This is a guest post by my sister, Barbara Dinkins from her farm in Powell, Tennessee.
My summer garden yields bucket after bucket of heirloom tomatoes in July and August. Some are given away; many are eaten but most are canned as either sauce or salsa in order to enjoy that summer bounty in the off-season. For me, there are few greater pleasures than the sense of accomplishment I feel after turning a couple buckets of tomatoes into jars that capture the chaos of the garden at its peak in order to enjoy it in the winter months when red, gold and green exuberance is just a memory.
I needed a quick way of canning sauce at those times when they are producing so fast that it is hard to keep up. For this reason, I don’t can the completed sauce. When it is time to eat the sauce, I add in sauteed onions, sweet peppers, garlic, Italian seasoning, salt and if needed, some tomato paste to thicken it up.
Making the canned sauce is very simple. Instead of going through the process of parboiling and slipping off the skin, I was introduced by a friend to a faster method. It keeps the nutritious skin in the sauce without having to deal with the unpleasant texture of the skins. I use a steaming water bath rather than a regular water bath. I like this method for my tomato sauce as it is quicker and more energy efficient for large batches of sauce, not to mention the heat in the kitchen is reduced.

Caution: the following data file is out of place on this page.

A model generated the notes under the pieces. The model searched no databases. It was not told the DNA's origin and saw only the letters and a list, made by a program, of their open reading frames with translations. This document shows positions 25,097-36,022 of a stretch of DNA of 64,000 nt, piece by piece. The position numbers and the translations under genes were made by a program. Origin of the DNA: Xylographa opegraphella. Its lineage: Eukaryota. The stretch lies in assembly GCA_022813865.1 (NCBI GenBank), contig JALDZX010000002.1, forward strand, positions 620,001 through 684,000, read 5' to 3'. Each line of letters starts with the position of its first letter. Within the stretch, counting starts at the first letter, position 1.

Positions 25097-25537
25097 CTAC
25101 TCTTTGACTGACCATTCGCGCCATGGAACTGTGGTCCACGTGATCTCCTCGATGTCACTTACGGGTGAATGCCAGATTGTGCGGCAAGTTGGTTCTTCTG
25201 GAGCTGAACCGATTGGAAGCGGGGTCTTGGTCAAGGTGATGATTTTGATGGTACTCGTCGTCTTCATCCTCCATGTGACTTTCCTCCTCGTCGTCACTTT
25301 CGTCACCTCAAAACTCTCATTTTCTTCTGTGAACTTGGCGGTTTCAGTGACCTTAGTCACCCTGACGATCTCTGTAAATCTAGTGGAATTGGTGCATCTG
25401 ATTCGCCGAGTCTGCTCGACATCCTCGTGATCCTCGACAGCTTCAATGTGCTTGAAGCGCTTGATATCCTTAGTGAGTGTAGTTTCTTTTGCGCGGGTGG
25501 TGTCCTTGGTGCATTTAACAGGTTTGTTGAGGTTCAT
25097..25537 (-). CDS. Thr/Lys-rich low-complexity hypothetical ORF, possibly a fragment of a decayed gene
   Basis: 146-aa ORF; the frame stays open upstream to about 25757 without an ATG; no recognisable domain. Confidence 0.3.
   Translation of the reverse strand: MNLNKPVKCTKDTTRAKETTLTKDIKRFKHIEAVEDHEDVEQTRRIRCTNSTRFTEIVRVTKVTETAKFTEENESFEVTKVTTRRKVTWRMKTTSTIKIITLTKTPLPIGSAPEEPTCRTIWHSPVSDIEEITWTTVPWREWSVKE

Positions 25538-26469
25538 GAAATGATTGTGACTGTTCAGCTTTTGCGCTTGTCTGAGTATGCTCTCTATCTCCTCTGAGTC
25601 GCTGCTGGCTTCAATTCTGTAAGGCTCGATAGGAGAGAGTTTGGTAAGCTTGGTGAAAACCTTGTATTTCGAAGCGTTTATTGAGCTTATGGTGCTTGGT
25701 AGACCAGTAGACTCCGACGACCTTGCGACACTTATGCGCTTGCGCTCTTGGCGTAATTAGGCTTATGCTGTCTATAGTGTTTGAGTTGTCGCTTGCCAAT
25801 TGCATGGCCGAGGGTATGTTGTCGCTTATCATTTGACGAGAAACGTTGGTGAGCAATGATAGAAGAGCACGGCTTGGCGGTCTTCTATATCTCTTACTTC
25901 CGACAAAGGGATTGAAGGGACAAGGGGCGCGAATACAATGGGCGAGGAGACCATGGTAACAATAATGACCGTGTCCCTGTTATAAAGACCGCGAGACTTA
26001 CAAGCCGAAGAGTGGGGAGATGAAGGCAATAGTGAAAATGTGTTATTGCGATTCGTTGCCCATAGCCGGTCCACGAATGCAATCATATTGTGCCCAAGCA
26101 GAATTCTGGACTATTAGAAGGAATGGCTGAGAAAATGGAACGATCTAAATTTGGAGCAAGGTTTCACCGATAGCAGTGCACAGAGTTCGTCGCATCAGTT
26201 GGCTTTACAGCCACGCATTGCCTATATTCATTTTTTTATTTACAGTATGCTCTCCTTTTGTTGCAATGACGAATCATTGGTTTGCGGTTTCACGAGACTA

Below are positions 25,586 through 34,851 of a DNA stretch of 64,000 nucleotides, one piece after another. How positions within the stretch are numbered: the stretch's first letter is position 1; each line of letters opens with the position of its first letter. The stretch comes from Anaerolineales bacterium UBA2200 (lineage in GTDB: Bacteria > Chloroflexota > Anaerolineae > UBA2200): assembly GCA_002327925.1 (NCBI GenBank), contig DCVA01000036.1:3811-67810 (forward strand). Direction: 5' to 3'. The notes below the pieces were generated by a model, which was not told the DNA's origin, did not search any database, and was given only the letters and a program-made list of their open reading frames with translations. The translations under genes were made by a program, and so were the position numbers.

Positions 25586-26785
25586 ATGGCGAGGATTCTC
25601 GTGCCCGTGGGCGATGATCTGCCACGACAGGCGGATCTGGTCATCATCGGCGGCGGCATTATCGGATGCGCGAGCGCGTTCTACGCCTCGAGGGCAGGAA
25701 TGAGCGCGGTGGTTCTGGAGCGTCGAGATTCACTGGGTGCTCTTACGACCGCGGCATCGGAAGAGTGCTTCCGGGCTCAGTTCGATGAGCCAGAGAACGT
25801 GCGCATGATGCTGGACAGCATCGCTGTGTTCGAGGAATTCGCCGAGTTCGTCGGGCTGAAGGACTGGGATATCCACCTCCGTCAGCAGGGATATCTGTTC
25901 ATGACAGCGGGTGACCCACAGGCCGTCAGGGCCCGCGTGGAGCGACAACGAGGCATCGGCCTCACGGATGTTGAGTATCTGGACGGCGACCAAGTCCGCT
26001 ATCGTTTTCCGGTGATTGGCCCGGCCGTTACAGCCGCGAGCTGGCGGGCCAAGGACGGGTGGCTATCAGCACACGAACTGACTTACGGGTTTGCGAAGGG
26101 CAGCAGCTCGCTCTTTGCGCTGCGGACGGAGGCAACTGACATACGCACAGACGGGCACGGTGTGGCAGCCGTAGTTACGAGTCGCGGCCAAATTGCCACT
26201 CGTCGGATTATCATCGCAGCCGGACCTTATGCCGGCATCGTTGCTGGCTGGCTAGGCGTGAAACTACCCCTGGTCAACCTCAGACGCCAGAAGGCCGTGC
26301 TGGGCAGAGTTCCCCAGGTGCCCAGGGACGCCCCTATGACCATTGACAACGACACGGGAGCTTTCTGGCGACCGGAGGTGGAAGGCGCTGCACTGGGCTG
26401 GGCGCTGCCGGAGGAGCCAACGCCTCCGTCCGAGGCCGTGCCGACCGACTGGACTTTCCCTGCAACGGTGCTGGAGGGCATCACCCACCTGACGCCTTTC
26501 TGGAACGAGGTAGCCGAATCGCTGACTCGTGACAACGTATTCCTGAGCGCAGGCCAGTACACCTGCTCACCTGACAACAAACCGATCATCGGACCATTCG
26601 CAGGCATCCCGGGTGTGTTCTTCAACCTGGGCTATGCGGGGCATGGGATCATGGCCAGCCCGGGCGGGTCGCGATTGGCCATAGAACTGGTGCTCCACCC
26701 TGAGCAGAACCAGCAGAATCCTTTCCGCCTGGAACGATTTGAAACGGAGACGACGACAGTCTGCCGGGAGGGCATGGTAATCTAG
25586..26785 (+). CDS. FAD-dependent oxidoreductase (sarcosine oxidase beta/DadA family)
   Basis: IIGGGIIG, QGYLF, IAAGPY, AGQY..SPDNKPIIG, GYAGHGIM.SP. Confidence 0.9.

15 – 20 pounds of heirloom tomatoes
4 Bay leaves
6 T Lemon juice
6 t Sugar
Sterilize five clean quart jars, clean lids, canning rings and canning funnel in the dishwasher. Set up the steaming water bath*.
Wash, core and cut out bad areas of each tomato. Slice each tomato in half along the equator and briefly squeeze some of the juice and seeds into a colander sitting over a large bowl. The juice that collects in the bowl under the colander should be reserved**. Quarter each half and place the pieces into a food processor. Puree and pour into a non-reactive stock pot.
Start a second pot when the first is ¾ full. Add two bay leaves to each pot. Boil the puree. The pot needs to to be watched carefully until the puree is through the foaming stage and begins to boil under control. Be sure and stir continually and watch the pot until the foam has dissolved back into the sauce. This will help avoid over boiling and a big mess on your stove.
Boil until sauce has reduced enough that it mounds up slightly when you push it to the side and the bubbles become single. Continue to stir frequently so the sauce will not burn on the bottom of the pot.
Add 3 T of lemon juice and 3 t of sugar to each pot and mix well. The lemon juice is to ensure the acidity of the sauce because heirloom tomatoes can be of varying acidity and the acid is necessary for this type of canning. The sugar is to offset the sourness of the lemon juice.
Fill jars leaving ½ inch of head space, wipe jar rims clean with a paper towel dipped into the hot water in the canner. Attach lids. Place filled jars in the canners. Process for 30 minutes at sea level, longer at higher altitudes.(1 additional minute for every 1000 feet of altitude). Label and store in a dark cabinet or pantry after taking a picture to boast of your accomplishment.
*You can get a steam water bath canner on Amazon. It is my favorite method of canning large batches of tomato sauce. You can also use the regular water bath canning method for this recipe.
**Use the reserved juice to drink as fresh tomato juice. Even better, season it with salt, pepper, and hot sauce and use as a mixer for an afternoon bloody Mary!